A reader signing herself Goldele asks if I know anything about the origins of the well-known Yiddish proverb “Der mentsh trakht un got lakht,” “A man thinks and God laughs.”
The knowledge that the future, whether conceived of as the result of blind fate or of a divine plan, is not under our control is surely as old as humanity; probably no language lacks a proverbial way of expressing this. The Bible’s way, in Chapter 19, Verse 21, of the book of Proverbs, is “Rabot maḥshavot b’lev ish v’atsat adonai hi takum,” “Many are the thoughts in a man’s heart, but the counsel of the Lord shall prevail.”
In Western literature, the oldest formulation of the idea can be found in Homer’s “The Iliad,” where Achilles, mourning the death in battle of his comrade Patroclus, declares:
Alas, what a useless promise I made then, the day I tried to cheer up Menoetius [Patroclus’s father] at home, telling him that when I’d sacked Troy, I’d bring his splendid son back to him, and with him his share of trophies. But Zeus does not bring to fulfillment all things which men set forth.
The fifth-century-BCE Greek poet Pindar has the line, “For now I am hopeful, although a god controls the outcome.” And in Latin we find this echoed in the second-century BCE Plautus’s “Sperat quidem animus; quo eveniat dis in manu est” (“Whatever the mind may hope for, that which happens is in the hands of the gods”) and the first-century BCE Publilius Syrus’s “Homo semper aliud, fortuna aliud cogitat” (“Always man thinks one thing, fortune another”).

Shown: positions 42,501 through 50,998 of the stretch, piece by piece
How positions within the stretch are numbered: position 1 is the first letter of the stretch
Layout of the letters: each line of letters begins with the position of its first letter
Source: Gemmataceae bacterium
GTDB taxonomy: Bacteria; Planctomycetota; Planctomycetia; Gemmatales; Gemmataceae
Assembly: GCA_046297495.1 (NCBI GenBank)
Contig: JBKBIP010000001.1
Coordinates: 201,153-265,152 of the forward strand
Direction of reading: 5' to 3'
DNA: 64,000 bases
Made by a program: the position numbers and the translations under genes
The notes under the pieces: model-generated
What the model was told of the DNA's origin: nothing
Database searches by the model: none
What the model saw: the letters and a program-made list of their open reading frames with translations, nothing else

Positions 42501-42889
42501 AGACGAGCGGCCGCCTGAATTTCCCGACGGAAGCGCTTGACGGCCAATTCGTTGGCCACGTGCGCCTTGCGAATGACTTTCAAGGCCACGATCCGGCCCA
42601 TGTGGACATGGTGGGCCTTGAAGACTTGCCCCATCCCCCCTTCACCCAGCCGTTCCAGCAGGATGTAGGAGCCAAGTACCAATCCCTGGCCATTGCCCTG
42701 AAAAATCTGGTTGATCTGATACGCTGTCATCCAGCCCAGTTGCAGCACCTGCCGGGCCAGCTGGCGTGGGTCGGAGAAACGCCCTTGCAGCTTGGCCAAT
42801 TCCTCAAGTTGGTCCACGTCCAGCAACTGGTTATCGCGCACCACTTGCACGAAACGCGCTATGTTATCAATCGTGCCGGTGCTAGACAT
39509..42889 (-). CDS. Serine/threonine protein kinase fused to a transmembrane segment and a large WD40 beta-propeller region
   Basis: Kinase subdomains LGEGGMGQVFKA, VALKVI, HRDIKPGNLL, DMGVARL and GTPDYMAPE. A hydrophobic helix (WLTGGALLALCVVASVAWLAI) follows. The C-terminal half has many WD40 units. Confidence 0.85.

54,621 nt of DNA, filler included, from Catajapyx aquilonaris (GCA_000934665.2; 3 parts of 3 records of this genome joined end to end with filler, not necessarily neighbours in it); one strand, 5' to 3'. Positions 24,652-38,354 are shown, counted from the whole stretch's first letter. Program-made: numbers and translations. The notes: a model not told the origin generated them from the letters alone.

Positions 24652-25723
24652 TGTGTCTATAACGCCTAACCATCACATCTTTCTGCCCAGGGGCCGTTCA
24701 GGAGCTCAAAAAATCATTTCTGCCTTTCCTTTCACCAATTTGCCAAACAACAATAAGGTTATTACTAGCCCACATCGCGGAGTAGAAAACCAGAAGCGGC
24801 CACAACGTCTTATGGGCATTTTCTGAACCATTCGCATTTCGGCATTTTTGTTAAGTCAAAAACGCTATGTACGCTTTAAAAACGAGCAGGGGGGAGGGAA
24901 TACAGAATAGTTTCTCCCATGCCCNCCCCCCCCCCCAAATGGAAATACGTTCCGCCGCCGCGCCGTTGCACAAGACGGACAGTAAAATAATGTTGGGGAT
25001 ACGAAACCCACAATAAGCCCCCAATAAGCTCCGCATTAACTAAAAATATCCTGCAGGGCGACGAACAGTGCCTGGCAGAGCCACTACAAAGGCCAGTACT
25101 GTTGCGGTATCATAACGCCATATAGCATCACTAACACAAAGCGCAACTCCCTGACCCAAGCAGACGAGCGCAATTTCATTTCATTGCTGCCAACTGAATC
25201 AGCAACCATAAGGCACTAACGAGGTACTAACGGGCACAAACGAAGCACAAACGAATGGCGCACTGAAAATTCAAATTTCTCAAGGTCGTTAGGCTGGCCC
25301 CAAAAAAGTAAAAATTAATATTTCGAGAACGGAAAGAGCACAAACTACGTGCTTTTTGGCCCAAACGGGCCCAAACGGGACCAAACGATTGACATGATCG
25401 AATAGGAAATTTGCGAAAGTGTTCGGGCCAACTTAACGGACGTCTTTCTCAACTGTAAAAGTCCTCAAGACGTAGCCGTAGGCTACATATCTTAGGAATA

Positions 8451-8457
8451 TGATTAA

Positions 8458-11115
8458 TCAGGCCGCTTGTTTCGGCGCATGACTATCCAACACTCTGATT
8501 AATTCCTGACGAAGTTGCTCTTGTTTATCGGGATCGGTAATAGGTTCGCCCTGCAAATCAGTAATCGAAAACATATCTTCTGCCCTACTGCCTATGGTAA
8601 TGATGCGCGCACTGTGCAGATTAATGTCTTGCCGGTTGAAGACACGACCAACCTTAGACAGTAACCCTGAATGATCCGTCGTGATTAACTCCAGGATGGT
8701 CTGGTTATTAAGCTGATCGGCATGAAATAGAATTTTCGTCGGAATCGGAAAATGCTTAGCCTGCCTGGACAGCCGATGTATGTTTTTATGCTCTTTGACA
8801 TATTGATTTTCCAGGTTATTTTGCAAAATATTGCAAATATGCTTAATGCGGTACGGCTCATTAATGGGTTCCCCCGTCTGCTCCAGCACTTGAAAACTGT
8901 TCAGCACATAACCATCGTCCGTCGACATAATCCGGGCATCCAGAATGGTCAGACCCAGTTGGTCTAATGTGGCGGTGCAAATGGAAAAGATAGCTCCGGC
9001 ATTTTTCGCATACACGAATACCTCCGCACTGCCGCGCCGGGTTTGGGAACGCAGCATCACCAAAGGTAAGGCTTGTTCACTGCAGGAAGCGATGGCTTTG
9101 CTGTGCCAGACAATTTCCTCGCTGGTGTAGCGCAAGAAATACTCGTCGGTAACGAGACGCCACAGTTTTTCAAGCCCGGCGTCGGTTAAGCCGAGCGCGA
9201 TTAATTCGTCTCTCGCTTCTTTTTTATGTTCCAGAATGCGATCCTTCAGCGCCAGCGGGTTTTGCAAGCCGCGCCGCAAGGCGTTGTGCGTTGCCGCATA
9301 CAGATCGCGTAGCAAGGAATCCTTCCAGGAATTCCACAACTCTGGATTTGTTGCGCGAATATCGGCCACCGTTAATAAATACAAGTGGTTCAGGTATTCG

None of this, of course, explains the specific origins of Yiddish “Der mentsh trakht un got lakht.” For that, we have to start with another verse in the book of Proverbs. This one is 16:9, “Lev adam yeḥashev darko va’adonai yakhin tsa’ado,” “A man’s heart plans his path and the Lord directs his steps.” Jerome’s Latin Vulgate, the standard Bible of Catholicism, renders this as “Cor hominis disponit viam suam, sed domini est dirigere gressus eius,” and its use of the Latin verb disponit, “disposes” or “arranges,” for the Hebrew yeḥashev, “plans,” inadvertently, I believe, sets the stage for a chain of developments.
The initial link in this chain is Thomas à Kempis, a 15th-century German ecclesiastic and author of the Catholic classic “De Imitatione Christi.” There, for the first time, we find our maxim put into rhyme. (Picked up by Christian poets in medieval Spain from their Muslim, Arabic-writing neighbors, rhyme first entered Western literature several centuries before à Kempis’s time.)